KIT exon 11 and exon 9 mutations represent the two most common types of mutations (wild-type GIST is technically not a type of mutation but a lack of mutations) found in GIST patients. About 60 to 65 percent of GIST patients have a KIT exon 11 mutation and about 10 to15 percent have a KIT exon 9 mutation.
Here, you can register for Life Fest, view pictures, video and presentations from past Life Fests, download a nomination form for GIST Clinician of the Year and download materials for our new project: Tree of Life.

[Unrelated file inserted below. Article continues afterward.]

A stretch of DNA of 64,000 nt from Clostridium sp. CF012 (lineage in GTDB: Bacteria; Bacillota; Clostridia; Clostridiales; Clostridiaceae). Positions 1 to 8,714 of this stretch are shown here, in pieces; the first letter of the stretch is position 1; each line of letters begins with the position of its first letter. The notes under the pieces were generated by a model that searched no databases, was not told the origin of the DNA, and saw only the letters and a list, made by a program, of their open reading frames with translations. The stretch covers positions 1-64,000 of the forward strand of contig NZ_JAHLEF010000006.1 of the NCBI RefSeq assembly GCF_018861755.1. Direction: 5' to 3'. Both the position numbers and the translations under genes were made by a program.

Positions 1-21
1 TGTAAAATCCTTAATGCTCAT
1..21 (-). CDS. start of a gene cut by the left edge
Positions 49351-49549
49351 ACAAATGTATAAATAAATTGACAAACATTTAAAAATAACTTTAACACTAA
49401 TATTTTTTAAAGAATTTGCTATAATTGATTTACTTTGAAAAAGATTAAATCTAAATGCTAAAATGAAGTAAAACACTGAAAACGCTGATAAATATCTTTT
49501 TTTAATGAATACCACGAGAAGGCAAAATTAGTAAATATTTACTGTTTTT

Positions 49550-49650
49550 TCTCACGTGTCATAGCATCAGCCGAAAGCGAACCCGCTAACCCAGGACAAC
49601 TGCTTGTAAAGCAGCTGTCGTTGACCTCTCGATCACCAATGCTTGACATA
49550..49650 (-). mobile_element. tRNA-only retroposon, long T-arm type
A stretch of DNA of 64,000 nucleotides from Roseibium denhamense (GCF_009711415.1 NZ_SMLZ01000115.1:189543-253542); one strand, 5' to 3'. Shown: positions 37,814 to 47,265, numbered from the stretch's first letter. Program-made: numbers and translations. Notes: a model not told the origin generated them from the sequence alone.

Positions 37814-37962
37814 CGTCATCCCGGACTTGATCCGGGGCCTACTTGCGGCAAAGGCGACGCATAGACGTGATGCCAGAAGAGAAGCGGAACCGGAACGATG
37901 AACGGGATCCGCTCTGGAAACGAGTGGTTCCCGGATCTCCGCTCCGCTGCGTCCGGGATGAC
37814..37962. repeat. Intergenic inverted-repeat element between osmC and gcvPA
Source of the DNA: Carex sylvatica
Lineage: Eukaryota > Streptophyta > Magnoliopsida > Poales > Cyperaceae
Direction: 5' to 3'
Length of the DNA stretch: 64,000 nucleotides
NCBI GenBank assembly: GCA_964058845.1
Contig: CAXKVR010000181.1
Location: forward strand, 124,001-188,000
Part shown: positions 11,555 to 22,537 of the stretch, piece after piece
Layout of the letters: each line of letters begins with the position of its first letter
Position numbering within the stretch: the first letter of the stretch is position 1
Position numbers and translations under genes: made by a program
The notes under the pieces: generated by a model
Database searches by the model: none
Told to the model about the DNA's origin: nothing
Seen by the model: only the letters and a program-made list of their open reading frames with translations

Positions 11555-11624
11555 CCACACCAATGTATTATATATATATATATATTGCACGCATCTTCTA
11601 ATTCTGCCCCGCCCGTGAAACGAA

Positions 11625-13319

GIST is a great example of how science can impact outcomes in cancer patients. As a malignancy, GIST has fewer changes in its genes than many other cancers. Thus, the discovery by Hirota and colleagues in 1998 that GIST contained mutations in the KIT gene was a breakthrough for the treatment of GIST. Tyrosine kinase inhibitors such as imatinib and sunitinib that target KIT, as well as PDGFRA, have significantly improved the outcomes for patients with GIST. Clinicians at the bedside of their patients have seen the impact of these drugs and have also had to face the challenges of what to do when therapy doesn’t work. How might we do better?